|DC Motor||DC voltage||Fast, continuous rotation motors||computer cooling fans, or RC car wheels|
|Stepper||MCU to individually energise each electromagnet and make the motor shaft turn||Slow, precise rotation, easy set up & control||\ Low torque on high speed|
|Servo||PWM, three wires (power, ground & control)||Fast, high torque, accurate rotation within a limited angle, better than stepper, require a position encoder||Expensive|
- Brushed DC motors
A brushed DC motor is the most common small DC motor and can be found in everything from toys to tape-decks and battery-powered drills. They typically run at high speeds with relatively low torque. It has 2 leads and the Motor Shield can control the speed in both forward and reverse directions.
- DC Gear Motors
A DC Gear Motor is a brushed DC motor with a built-in gear train. These deliver high torque at medium to low speeds. These are typically found in drive-trains for robots and remote-control vehicles. They have two leads and are controlled the same as a regular brushed DC motor.
- Stepper Motor
A stepper motor is a specialized type of motor for precise position control. They are commonly found in disk drives and printers. Steppers may have anywhere between 4 and 8 leads and anywhere from 4 to more than 200 steps per revolution. The Motor Shield can control these in single or multiple steps for precise positioning.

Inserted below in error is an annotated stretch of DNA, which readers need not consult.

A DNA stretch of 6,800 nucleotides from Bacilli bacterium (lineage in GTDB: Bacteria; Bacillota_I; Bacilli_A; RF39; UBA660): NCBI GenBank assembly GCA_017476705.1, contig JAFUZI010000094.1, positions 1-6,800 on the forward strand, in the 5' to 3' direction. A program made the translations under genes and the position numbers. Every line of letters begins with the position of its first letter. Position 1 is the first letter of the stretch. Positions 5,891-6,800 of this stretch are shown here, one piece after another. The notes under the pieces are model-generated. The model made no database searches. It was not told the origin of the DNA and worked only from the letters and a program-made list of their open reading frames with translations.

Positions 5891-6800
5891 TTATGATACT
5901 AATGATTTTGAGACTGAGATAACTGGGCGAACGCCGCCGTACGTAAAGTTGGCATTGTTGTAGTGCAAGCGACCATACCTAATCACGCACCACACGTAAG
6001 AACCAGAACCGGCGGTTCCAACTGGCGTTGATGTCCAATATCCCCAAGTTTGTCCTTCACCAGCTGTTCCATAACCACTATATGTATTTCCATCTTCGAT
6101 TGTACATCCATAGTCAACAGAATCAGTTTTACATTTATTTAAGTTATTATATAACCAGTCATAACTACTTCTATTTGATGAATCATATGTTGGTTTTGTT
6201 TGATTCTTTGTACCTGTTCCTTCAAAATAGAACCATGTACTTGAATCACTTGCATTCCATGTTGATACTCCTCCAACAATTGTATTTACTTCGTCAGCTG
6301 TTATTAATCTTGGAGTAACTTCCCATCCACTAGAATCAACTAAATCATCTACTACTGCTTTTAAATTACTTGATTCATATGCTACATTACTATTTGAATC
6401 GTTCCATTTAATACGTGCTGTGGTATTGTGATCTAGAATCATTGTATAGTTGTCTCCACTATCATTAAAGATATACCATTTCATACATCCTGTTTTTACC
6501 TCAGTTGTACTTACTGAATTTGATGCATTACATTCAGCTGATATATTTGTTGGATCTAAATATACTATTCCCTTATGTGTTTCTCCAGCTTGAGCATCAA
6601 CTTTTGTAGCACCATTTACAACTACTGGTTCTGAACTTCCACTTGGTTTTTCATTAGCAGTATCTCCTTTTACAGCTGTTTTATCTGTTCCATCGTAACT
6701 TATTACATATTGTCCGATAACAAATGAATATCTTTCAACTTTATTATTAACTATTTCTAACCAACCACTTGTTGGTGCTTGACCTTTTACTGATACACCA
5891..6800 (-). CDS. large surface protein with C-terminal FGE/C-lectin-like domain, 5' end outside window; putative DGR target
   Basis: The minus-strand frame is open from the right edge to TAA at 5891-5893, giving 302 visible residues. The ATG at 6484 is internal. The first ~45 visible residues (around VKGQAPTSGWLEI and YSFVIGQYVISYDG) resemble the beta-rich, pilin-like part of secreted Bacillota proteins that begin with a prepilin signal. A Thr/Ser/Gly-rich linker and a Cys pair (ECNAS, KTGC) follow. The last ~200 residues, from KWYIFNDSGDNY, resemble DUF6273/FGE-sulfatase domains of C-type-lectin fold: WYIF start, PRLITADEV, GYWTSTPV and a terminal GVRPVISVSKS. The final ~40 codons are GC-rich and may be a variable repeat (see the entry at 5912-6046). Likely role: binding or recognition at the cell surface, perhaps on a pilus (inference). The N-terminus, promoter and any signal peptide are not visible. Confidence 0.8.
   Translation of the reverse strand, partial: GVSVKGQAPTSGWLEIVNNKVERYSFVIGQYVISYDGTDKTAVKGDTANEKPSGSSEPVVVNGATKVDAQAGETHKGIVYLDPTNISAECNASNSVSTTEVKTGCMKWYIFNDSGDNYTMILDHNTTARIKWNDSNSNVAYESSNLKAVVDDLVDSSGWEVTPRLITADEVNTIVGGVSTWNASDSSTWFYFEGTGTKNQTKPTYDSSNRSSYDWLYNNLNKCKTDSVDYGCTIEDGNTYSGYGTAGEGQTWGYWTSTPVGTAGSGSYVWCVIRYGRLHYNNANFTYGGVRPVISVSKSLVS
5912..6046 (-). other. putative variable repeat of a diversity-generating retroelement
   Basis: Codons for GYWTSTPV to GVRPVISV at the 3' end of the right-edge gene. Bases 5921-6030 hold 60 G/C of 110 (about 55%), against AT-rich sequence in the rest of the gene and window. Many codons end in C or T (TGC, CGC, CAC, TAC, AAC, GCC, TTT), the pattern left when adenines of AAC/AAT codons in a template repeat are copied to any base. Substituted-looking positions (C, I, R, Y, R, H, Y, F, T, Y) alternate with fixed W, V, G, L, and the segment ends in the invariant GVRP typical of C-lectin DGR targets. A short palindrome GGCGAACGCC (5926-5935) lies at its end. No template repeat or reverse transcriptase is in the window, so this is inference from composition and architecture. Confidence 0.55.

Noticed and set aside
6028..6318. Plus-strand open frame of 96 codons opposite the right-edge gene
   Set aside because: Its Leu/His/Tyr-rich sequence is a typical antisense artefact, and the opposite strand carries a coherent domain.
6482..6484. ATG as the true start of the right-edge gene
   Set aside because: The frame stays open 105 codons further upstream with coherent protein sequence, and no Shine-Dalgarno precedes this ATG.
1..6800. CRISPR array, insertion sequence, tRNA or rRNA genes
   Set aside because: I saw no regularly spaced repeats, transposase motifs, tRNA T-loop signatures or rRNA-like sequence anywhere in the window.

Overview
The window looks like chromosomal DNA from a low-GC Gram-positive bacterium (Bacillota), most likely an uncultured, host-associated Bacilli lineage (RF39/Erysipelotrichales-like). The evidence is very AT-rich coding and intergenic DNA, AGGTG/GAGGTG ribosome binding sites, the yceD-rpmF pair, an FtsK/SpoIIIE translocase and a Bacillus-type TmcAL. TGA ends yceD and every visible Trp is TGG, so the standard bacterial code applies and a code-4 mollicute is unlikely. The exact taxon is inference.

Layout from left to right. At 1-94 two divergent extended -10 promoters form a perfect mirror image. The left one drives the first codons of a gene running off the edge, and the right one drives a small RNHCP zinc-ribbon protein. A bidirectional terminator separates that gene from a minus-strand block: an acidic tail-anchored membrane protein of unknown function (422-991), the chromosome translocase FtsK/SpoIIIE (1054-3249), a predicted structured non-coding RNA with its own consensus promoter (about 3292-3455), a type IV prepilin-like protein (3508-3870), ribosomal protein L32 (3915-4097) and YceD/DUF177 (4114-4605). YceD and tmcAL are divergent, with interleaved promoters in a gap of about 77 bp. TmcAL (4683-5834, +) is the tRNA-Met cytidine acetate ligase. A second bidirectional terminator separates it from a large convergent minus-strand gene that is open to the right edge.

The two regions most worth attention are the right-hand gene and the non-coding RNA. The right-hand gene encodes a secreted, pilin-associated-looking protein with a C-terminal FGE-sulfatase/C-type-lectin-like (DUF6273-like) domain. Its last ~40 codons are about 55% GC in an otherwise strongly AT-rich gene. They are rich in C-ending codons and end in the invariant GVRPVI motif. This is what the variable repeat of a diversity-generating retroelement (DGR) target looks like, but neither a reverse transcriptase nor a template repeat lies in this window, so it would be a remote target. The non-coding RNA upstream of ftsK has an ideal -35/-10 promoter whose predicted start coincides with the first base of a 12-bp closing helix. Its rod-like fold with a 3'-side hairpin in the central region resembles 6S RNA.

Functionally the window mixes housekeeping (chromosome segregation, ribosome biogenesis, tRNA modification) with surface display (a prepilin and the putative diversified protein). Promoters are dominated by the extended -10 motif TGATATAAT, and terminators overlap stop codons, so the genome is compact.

RC Servos are another specialized motor for precision positioning. Originally designed for operating Radio Controlled model cars and airplanes, they are now used extensively in hobbyist robotics too. An RC Servo has a 3-wire interface and most can be positioned over a range of 0-180 degrees with a precision of approximately one degree. The Motor Shield has header connections for 2 RC servos.
- Continuous Rotation Servo
Continuous Rotation Servos are basically RC servos with the position feedback and limit mechanisms removed (Technically, with no feedback they are not really "servos" anymore.). Although they share the same 3-wire interface as the RC Servos, they have no position control. They function much like DC gear motors with speed control in forward and reverse.